Like most girls, I’ve silently debated — even while single — whether I’d one day take my husband’s last name. I like my maiden name, Griffin — to me, it feels strong, memorable, and representative of who I am. At times, it’s hard for me to imagine inheriting someone else’s surname — like wearing clothes that don’t quite fit. Yet, the thought of whose last name my children would have has never once fluttered into my mind. Like Molly Caro May mentions in her article, What Happened When We Gave Our Daughter My Last Name, I’d always assumed that using my future husband’s last name for our children was a “given.”
May’s article is an eloquent and interesting account of the reactions she received after telling her friends and family that her child would bear her surname rather than her husband’s. Some mentioned that she’d be screwing with historical lineages, while others complained that their own husbands “would never let that shit fly.” In May’s words, “People might say these are small peanuts, but language is never small. Language shapes how we view things before we even know we are viewing them. How we name something determines how we value it. If women’s last names are consistently absent from history, never passed down, then where is their—our—value?”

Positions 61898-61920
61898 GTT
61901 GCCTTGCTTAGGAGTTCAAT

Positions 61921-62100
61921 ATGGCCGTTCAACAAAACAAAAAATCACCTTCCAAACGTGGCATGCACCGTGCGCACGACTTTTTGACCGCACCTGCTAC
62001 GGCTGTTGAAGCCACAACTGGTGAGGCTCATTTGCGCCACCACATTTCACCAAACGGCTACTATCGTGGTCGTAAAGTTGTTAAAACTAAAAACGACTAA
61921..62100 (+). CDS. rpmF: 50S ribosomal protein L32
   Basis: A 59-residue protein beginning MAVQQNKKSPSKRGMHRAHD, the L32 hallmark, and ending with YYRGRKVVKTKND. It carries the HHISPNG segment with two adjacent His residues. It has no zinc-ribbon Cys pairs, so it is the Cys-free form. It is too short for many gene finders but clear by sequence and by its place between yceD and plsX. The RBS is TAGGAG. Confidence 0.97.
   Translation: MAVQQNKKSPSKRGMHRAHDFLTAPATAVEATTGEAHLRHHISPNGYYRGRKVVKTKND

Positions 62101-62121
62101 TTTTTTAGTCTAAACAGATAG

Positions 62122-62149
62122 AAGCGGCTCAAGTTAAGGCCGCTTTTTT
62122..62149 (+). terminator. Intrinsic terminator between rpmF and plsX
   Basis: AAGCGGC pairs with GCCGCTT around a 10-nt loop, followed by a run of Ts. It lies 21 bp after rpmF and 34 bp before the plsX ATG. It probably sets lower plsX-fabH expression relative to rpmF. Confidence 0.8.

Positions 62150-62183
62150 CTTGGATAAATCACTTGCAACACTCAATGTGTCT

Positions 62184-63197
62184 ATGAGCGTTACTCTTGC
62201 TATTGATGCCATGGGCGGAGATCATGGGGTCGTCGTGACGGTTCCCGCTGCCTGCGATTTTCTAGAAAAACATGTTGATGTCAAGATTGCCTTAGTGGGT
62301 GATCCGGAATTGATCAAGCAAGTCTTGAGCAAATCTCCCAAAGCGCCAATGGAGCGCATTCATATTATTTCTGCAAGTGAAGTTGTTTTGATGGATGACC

Ultimately, May argues that a child’s last name should be a conversation rather than a given, and that if one day, more children used their mother’s last names, it would create a monumental impact on our social unconscious. I’m not sure what I’d decide in this situation, but I thought this article was fascinating and well-written and I couldn’t help but share!
What do you think about women giving their children their own last name? Would you do it?
Read the full article: What Happened When We Gave Our Daughter My Last Name.
Photo via arileu